Coronavirus

Mutations: This is how vaccines for gene variants should be approved

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All vaccine manufacturers are currently concerned with how corona vaccines can remain effective against gene variants that are currently in circulation and those that will appear in the future. Studies have shown that certain gene variants reduce the effectiveness of the vaccines – especially with gene variant B.1.351, which was first discovered in South Africa. She showed reduced efficacy in vaccines from Biontech and Pfizer as well as from Moderna, AstraZeneca and Janssen.

The problem is: it could be followed by others. Experts emphasize that the likelihood of new mutations increases when there is a high infection rate – which could then escape the body’s immune response as a result of a vaccination or an experienced Covid 19 disease. So researchers need to prepare to adapt their vaccines to new mutations.

Some already do. Moderna has just announced that it has delivered a new version of its vaccine, adapted to B.1.351, to the National Institutes of Health in the United States. A clinical study should include a few hundred participants and begin “very soon”, according to Moderna boss Stephane Bancel.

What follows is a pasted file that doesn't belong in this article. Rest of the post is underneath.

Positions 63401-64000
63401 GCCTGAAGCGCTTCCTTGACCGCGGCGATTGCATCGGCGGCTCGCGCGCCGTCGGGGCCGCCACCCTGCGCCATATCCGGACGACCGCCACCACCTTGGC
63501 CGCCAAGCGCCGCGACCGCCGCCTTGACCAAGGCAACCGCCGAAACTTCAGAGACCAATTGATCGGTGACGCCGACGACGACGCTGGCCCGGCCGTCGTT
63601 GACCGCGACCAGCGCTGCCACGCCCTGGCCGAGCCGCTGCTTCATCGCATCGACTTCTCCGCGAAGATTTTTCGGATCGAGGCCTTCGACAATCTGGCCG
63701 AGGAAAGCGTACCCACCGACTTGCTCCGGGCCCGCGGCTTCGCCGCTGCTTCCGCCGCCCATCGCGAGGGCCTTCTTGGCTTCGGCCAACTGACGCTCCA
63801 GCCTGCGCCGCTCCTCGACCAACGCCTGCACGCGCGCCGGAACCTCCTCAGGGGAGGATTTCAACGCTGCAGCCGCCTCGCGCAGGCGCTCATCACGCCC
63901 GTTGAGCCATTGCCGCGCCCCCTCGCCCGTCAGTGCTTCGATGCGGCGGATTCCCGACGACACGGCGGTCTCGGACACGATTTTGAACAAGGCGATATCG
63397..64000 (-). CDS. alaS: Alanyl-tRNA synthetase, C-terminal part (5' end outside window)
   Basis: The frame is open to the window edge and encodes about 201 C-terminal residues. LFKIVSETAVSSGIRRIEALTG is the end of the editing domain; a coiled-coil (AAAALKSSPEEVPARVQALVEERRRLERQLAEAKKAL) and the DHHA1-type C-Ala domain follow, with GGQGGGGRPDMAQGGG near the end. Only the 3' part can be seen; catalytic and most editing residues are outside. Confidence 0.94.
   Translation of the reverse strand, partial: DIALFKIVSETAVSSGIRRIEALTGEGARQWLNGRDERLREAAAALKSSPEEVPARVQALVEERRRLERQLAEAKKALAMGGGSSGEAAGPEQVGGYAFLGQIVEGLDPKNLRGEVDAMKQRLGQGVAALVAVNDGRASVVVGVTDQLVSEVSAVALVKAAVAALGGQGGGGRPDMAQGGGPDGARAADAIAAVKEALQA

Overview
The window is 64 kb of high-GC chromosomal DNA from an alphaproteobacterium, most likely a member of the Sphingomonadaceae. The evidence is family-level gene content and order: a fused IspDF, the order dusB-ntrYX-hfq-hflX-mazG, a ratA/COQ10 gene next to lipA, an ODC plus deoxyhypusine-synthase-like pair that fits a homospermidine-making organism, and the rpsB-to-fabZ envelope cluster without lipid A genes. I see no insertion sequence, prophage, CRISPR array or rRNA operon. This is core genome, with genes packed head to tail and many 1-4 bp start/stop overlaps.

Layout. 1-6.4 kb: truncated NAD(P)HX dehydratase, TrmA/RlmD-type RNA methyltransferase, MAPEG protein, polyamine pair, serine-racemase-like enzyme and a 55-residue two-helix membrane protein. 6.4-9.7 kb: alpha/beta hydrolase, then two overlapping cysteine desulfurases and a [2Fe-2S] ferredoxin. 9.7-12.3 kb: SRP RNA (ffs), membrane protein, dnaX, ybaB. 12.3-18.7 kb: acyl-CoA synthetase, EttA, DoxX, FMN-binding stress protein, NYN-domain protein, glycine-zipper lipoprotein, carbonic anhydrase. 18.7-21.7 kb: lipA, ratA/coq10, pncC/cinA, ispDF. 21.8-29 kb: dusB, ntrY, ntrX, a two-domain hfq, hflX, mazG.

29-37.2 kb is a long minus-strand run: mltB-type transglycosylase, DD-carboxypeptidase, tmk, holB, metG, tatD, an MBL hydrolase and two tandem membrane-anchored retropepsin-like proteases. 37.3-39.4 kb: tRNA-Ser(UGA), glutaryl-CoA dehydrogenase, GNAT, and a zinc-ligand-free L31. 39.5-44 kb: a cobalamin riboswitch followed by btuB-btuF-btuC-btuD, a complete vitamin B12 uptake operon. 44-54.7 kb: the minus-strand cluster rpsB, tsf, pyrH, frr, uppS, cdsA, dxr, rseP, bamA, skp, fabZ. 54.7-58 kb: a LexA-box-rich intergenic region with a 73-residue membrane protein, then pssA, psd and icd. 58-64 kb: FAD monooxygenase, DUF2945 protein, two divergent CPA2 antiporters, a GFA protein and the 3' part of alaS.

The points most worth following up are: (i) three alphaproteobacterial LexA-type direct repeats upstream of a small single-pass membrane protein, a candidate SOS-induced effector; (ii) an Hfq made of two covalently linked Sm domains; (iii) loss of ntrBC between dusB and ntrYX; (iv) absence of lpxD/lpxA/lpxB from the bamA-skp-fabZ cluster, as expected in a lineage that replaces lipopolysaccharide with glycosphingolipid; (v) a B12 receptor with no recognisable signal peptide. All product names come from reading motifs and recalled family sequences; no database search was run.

The conventional approval process takes far too long

But how should these adapted or new corona vaccines then be approved? The fact that the coronavirus is genetically changing so quickly also poses new questions to regulatory authorities worldwide. The FDA, for example, has considered how the conventional approval process can be accelerated. Because actually each vaccine would have to prove its safety again one after the other in a phase 1 study before the dosage is tested in phase 2 and the effectiveness in the last major phase 3. However, this process takes about a year – far too long in view of the speed with which new gene variants develop and spread around the world.

This week the FDA presented a new guideline, the so-called “Guidance for Industry”, which is intended specifically for the development of vaccines adapted to gene variants, but also for antibody preparations, corona tests and drugs. Accordingly, the FDA will not require a complete new approval for adapted vaccines. All the manufacturer has to do is show that the vaccine produces an antibody response similar to that of the original vaccine.

The vaccine adapted to the mutations, like the flu vaccine, which is updated every year, is to be tested on a few people and in only one age group. On the one hand, people are included who have already been vaccinated with the original vaccine – to see whether the adapted vaccine can strengthen the immune response like a booster. On the other hand, the vaccine should also be tested on people who have not yet been vaccinated. The FDA assumes that the manufacturing information is identical in both processes.

The European Medicines Agency (EMA) also wants to establish fast-track procedures

Because even this process can take several months, there are also considerations to dispense with clinical tests altogether if necessary. Then approval would be possible within about six weeks. Six weeks is the approximate time frame that it takes to adapt mRNA vaccines to new gene variants in the laboratory – for example, as from Moderna and Biontech / Pfizer. Another six weeks would then be needed for production.